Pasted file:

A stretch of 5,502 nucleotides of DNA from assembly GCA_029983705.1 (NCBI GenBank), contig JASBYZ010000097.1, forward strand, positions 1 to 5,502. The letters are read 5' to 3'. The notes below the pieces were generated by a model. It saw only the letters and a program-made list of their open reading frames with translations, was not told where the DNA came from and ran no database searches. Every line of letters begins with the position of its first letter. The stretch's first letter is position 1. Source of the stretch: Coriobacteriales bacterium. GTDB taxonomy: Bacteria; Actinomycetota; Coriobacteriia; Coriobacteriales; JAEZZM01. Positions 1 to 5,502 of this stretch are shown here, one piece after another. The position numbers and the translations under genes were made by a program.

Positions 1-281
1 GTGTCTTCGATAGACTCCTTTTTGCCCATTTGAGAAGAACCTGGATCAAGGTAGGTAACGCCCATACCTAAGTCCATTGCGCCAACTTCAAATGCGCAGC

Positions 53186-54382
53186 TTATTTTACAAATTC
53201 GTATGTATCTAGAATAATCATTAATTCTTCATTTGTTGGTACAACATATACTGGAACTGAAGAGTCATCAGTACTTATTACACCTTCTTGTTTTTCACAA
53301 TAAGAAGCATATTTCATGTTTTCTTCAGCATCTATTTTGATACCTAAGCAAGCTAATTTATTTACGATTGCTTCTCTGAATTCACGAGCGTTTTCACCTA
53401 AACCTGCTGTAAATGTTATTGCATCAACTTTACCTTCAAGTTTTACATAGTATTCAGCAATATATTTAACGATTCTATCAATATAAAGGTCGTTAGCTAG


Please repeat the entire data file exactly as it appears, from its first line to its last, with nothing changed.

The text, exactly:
A stretch of 5,502 nucleotides of DNA from assembly GCA_029983705.1 (NCBI GenBank), contig JASBYZ010000097.1, forward strand, positions 1 to 5,502. The letters are read 5' to 3'. The notes below the pieces were generated by a model. It saw only the letters and a program-made list of their open reading frames with translations, was not told where the DNA came from and ran no database searches. Every line of letters begins with the position of its first letter. The stretch's first letter is position 1. Source of the stretch: Coriobacteriales bacterium. GTDB taxonomy: Bacteria; Actinomycetota; Coriobacteriia; Coriobacteriales; JAEZZM01. Positions 1 to 5,502 of this stretch are shown here, one piece after another. The position numbers and the translations under genes were made by a program.

Positions 1-281
1 GTGTCTTCGATAGACTCCTTTTTGCCCATTTGAGAAGAACCTGGATCAAGGTAGGTAACGCCCATACCTAAGTCCATTGCGCCAACTTCAAATGCGCAGC

Positions 53186-54382
53186 TTATTTTACAAATTC
53201 GTATGTATCTAGAATAATCATTAATTCTTCATTTGTTGGTACAACATATACTGGAACTGAAGAGTCATCAGTACTTATTACACCTTCTTGTTTTTCACAA
53301 TAAGAAGCATATTTCATGTTTTCTTCAGCATCTATTTTGATACCTAAGCAAGCTAATTTATTTACGATTGCTTCTCTGAATTCACGAGCGTTTTCACCTA
53401 AACCTGCTGTAAATGTTATTGCATCAACTTTACCTTCAAGTTTTACATAGTATTCAGCAATATATTTAACGATTCTATCAATATAAAGGTCGTTAGCTAG